The European Commission wants to revise tachograph legislation to make full use of new technological opportunities such as satellite positioning.
The Commission says the changes will make fraud more difficult and reduce the administrative burden on haulage firms and is expected to save companies €515 million per year.
By ensuring better compliance with rules on driving times and rest periods, drivers will be better protected, road safety increased and fair competition assured, according to the Commission.
Six million European trucks and busses are equipped with tachographs in order to enable the control of compliance of professional drivers and transport undertakings with the social road transport legislation.
The digital tachograph was made mandatory for new vehicles in 2006. The present proposal aims to update the legal framework which dates back to 1985. The new regulation will help to reduce fraud and cut the administrative burden related to the tachograph’s use.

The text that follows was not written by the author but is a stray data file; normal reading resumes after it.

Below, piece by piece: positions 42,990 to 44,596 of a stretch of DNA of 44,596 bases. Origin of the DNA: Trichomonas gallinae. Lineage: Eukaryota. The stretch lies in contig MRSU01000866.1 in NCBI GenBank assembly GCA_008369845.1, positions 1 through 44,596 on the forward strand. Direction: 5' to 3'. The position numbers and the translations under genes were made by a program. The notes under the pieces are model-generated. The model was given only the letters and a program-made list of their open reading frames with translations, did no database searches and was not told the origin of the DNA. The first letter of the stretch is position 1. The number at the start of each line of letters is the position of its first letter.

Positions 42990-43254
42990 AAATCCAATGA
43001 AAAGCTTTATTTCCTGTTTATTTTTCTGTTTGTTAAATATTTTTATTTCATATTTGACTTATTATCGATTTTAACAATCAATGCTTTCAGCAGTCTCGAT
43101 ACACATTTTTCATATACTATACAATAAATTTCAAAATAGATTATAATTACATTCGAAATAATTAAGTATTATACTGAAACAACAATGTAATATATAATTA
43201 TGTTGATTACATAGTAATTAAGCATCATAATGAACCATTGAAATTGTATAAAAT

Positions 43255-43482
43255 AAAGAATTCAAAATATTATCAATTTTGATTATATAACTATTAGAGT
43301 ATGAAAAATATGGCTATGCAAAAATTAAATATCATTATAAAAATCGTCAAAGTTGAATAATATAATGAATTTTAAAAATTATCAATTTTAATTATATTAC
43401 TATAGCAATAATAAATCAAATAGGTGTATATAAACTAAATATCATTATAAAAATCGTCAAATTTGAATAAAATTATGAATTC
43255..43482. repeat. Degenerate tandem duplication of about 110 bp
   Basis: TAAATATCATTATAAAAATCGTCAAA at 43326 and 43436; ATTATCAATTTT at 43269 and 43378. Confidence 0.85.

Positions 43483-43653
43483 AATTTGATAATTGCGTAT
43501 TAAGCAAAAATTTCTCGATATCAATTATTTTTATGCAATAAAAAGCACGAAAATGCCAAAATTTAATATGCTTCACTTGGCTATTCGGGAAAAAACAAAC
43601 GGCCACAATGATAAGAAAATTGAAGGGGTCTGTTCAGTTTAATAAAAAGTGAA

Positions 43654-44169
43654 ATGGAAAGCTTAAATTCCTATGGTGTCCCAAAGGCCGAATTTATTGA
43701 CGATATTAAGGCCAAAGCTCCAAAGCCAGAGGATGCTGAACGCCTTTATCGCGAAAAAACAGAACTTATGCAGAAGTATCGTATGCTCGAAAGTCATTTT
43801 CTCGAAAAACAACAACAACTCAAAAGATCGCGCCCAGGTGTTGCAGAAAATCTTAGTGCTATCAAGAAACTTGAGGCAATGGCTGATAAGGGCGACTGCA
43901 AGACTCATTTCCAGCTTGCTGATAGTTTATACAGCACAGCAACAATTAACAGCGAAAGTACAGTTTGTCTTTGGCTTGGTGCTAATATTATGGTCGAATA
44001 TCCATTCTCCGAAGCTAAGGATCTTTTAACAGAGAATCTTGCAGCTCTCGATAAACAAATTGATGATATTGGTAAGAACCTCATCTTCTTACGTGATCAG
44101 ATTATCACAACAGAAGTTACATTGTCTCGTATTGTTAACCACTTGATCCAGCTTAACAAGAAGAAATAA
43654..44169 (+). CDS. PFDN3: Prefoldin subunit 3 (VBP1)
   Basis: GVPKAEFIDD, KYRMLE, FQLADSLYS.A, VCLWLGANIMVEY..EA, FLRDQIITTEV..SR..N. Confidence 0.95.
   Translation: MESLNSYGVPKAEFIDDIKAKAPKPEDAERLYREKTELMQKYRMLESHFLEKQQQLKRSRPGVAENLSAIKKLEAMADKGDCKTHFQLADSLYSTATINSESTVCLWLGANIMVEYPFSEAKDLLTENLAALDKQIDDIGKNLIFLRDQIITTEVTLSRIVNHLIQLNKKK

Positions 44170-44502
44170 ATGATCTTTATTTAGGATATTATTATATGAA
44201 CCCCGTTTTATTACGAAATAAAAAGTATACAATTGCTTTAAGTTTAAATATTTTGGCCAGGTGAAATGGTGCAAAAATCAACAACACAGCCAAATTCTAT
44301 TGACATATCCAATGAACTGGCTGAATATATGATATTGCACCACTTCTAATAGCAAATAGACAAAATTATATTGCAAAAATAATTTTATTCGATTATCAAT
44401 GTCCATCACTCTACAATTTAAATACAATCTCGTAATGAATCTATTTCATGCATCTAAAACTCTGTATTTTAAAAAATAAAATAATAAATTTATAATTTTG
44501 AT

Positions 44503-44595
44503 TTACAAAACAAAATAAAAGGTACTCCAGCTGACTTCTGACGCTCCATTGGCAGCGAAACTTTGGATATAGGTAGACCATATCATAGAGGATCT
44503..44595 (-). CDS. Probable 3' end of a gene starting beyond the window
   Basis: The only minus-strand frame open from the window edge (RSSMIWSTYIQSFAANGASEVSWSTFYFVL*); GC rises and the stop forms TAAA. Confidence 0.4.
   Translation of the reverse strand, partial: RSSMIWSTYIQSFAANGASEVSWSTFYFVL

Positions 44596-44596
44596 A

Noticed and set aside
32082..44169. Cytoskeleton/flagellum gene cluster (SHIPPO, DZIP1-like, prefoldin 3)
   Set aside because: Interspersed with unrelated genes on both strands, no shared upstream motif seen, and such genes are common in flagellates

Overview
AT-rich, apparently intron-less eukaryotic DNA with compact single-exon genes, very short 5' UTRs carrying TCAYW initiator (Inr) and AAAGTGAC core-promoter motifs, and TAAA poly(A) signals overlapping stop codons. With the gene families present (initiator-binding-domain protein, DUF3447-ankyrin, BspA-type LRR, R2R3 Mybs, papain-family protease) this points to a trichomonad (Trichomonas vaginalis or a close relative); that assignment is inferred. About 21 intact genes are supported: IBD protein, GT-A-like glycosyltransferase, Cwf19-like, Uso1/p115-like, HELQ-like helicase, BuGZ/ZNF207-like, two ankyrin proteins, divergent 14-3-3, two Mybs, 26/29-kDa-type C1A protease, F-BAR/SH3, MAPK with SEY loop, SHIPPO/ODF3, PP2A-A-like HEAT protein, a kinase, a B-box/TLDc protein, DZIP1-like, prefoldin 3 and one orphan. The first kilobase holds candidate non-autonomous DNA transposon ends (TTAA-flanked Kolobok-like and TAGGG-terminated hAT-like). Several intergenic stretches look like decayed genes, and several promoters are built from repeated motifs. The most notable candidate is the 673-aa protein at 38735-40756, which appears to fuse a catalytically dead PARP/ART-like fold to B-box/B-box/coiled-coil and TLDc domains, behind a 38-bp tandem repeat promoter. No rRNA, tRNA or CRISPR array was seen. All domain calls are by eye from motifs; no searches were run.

Vice-President Siim Kallas said: “The rules on driving times and rest periods are there to protect professional drivers and other road users. They also ensure fair competition and good working conditions for drivers. The digital tachograph is an excellent control tool to ensure that these objectives are achieved. This proposal is not only very important to maintain the reliability of the digital tachograph but it also constitutes a significant step towards introducing an intelligent, integrated on-board unit on trucks that will contribute to improving the efficiency of the EU transport system.”